Firework Safety

Make your July 4th safe

According to PREVENT BLINDNESS AMERICA, nearly 13,000 fireworks victims keep hospitals busy every year. More than half of those injured are children. Fireworks not only injure users, but also 40 percent of fireworks mishaps injure bystanders.

The three types of fireworks that keep hospital emergency rooms busy during this holiday period are bottle rockets, firecrackers, and sparklers. Bottle rockets and firecrackers can fly in any direction prior to exploding and sparklers burn at temperatures hot enough to melt gold.

One of the reasons fireworks injuries continue to occur is because people just don’t consider how dangerous these devices can be. People often don’t realize – until they are injured – that the risk of blindness or injury outweighs the excitement of taking risks with fireworks. And giving fireworks to young children can mean a trip to the hospital emergency room.

Do you know how dangerous fireworks can be? Click TRUE or FALSE to the statements below.

Fireworks injuries can only occur during the Fourth of July
False, While most fireworks injuries do occur during the July 4th holiday, many injuries also happen during Labor Day, New Years Eve, Christmas, and Mardi Gras.
Sparklers are safe fireworks and can be given to children
False, Sparklers are the second highest cause of fireworks injuries that require hospitalization. Most of these injuries occur among preschool-age children. Sparklers are dangerous because they burn at a termperature hot enough to melt gold (1,800 degrees F!)
Gunpowder is a major ingredient in most types of fireworks
True, Most fireworks contain gunpowder which causes these devices to explode. Class C fireworks (e.g. firecrackers) are legal in many states and contain up to 50 mg. of gunpowder. Anything higher and the fireworks may be compared to an explosive bomb.
Only people who are careless or unsupervised are injured from fireworks
False, Because fireworks are unpredictable, injuries can occur even if the person is careful or under supervision. The best way to avoid injury is not to use fireworks.
Only people who set off fireworks risk injuries
False, When it comes to fireworks, no one is safe! Prevent blindness estimates that nearly 40 percent of fireworks injuries are to bystanders.
Males are more likely to get hurt from fireworks
True, Men and boys are the most frequent users of fireworks. That’s why four out of every five fireworks injuries happen to males. Men between the ages of 22-44 and boys ages 12-14 are the most common victims.
Bottle rockets are not dangerous because they’re just firecrackers tied to a stick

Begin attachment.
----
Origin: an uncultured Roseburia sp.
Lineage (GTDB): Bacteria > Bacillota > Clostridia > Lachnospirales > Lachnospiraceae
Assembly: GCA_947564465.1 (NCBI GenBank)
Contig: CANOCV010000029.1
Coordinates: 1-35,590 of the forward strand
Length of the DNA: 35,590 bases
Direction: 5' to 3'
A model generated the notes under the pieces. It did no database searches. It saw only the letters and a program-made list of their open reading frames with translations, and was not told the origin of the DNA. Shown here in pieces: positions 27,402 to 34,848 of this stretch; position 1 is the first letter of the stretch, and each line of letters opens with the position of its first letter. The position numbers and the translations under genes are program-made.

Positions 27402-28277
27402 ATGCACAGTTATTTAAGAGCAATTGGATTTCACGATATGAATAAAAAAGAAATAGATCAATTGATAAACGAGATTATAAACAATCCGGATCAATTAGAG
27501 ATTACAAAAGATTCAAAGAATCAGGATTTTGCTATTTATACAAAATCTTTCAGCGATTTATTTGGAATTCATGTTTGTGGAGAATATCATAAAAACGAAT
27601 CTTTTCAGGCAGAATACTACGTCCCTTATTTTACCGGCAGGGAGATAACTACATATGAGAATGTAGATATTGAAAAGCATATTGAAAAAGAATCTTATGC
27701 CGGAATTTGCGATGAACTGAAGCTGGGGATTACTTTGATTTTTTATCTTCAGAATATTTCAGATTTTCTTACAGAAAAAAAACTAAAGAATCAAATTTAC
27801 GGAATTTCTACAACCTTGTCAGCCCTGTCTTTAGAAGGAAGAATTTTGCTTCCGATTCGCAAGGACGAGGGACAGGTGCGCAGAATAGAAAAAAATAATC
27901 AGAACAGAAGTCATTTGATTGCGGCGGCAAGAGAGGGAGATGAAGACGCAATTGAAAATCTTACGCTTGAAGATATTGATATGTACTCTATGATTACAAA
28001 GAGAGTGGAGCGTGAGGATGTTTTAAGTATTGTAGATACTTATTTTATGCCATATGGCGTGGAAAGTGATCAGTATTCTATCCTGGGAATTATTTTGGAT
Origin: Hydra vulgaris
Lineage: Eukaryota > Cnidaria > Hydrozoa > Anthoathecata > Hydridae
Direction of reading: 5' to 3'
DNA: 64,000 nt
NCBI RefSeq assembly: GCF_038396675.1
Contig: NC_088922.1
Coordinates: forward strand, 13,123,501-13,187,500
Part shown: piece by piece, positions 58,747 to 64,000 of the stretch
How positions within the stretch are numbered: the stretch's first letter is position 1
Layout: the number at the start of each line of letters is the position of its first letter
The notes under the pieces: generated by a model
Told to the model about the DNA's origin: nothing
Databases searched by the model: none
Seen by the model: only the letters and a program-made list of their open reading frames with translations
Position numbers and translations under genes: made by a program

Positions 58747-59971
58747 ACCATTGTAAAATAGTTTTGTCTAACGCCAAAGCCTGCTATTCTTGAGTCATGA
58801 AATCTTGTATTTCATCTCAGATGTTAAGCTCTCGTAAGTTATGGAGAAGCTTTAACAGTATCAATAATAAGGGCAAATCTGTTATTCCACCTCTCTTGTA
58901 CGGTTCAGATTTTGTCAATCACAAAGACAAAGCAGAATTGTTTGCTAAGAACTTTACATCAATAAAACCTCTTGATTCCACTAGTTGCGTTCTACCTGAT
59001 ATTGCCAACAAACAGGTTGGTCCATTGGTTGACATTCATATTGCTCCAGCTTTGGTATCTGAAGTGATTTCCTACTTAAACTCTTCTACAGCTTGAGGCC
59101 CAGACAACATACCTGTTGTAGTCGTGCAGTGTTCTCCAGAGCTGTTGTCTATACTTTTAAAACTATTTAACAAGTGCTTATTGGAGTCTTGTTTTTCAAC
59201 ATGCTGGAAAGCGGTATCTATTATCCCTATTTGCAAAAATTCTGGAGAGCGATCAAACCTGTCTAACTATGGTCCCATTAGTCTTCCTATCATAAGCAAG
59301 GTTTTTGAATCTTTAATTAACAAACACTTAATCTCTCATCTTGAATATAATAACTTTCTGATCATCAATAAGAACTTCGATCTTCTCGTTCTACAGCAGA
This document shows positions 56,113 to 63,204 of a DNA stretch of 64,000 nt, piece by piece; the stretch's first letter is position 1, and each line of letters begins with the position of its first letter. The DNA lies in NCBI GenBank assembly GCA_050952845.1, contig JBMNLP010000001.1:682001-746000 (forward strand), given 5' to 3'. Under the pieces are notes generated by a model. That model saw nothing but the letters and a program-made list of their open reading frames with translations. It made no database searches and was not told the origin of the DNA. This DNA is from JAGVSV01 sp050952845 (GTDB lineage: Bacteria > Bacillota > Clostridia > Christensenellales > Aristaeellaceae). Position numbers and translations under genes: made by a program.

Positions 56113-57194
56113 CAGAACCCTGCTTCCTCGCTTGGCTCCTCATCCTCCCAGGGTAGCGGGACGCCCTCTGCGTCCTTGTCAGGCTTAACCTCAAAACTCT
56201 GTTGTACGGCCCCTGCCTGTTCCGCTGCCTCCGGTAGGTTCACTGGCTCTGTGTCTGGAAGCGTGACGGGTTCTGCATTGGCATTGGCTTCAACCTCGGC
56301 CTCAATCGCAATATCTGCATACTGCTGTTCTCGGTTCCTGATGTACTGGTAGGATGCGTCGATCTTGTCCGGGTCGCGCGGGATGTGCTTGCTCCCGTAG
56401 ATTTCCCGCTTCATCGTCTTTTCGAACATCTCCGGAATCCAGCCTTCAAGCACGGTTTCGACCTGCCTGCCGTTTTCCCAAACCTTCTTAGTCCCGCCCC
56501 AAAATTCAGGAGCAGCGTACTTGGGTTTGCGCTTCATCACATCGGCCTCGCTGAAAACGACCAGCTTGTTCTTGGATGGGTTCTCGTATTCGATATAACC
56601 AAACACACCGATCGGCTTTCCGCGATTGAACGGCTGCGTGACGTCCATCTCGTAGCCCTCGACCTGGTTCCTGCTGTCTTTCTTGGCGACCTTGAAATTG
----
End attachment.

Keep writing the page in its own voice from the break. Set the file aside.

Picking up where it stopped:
False, Bottle Rockets are among the most dangerous fireworks available today. They account for the majority of all fireworks injuries that lead to permanent eye damage. Bottle Rockets can move as fast as 200 miles per hour, explode in mid air, and fly in any direction.
Homemade fireworks are safer than store bought fireworks
False, Homemade fireworks are often more hazardous. Those who make their own fireworks tend to combine the chemicals from other devices to create a bigger — and more dangerous — explosion.
Using fireworks is an inexpensive way to celebrate the Fourth of July 
False, The cost of treating a fireworks injury far outweighs the cost of a single fireworks package, which is $2.00. The average hospital emergency room charges approximately $80 for one visit. This price does not include the cost families must pay for possible permanent injury, physical therapy, or blindness.
My state bans fireworks
False and False, The answer depends on where you live. Only 11 states ban all types of fireworks; six states allow sparklers and/or snakes; 29 including the District of Columbia, allow class C fireworks; and two have no fireworks laws at all. Fireworks are allowed in Louisiana, Mississippi, Alabama, and Florida.

Permission to reprint granted by Jeffrey G. Strauss, M.D, courtesy of Straus Eye Center and Prevent Blindness America.
3434 Houma Blvd.
Suite 300
New Orleans, LA 70006

About the Author:Dr. Jeffrey G. Strauss served his fellowship in cataract surgery at the Manhattan Eye, Ear, & Throat Hospital and completed his residency in opthalmology at Ochsner Foundation Hospital and Clinic. Dr. Strauss received his M.D. degree from the state university of New York with honors in opthalmology, family medicine, psychiatry, and biochemistry